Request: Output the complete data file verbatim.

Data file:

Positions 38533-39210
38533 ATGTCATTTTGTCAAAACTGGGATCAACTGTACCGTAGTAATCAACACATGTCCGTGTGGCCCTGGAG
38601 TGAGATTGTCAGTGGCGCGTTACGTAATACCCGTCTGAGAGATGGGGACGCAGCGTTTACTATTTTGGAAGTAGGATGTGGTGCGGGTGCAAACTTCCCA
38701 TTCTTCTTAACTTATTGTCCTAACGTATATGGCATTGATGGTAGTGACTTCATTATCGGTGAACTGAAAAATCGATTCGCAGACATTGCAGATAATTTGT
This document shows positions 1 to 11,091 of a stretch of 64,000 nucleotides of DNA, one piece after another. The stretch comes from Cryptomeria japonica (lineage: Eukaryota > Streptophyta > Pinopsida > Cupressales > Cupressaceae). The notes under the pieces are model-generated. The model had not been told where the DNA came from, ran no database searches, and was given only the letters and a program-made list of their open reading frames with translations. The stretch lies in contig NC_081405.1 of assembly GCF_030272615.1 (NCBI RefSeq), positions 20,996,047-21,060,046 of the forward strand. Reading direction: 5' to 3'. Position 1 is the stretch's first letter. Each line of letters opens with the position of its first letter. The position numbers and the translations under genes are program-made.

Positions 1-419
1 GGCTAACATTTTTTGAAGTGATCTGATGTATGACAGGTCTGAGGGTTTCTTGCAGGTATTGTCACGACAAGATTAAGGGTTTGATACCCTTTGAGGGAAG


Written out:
Positions 38533-39210
38533 ATGTCATTTTGTCAAAACTGGGATCAACTGTACCGTAGTAATCAACACATGTCCGTGTGGCCCTGGAG
38601 TGAGATTGTCAGTGGCGCGTTACGTAATACCCGTCTGAGAGATGGGGACGCAGCGTTTACTATTTTGGAAGTAGGATGTGGTGCGGGTGCAAACTTCCCA
38701 TTCTTCTTAACTTATTGTCCTAACGTATATGGCATTGATGGTAGTGACTTCATTATCGGTGAACTGAAAAATCGATTCGCAGACATTGCAGATAATTTGT
This document shows positions 1 to 11,091 of a stretch of 64,000 nucleotides of DNA, one piece after another. The stretch comes from Cryptomeria japonica (lineage: Eukaryota > Streptophyta > Pinopsida > Cupressales > Cupressaceae). The notes under the pieces are model-generated. The model had not been told where the DNA came from, ran no database searches, and was given only the letters and a program-made list of their open reading frames with translations. The stretch lies in contig NC_081405.1 of assembly GCF_030272615.1 (NCBI RefSeq), positions 20,996,047-21,060,046 of the forward strand. Reading direction: 5' to 3'. Position 1 is the stretch's first letter. Each line of letters opens with the position of its first letter. The position numbers and the translations under genes are program-made.

Positions 1-419
1 GGCTAACATTTTTTGAAGTGATCTGATGTATGACAGGTCTGAGGGTTTCTTGCAGGTATTGTCACGACAAGATTAAGGGTTTGATACCCTTTGAGGGAAG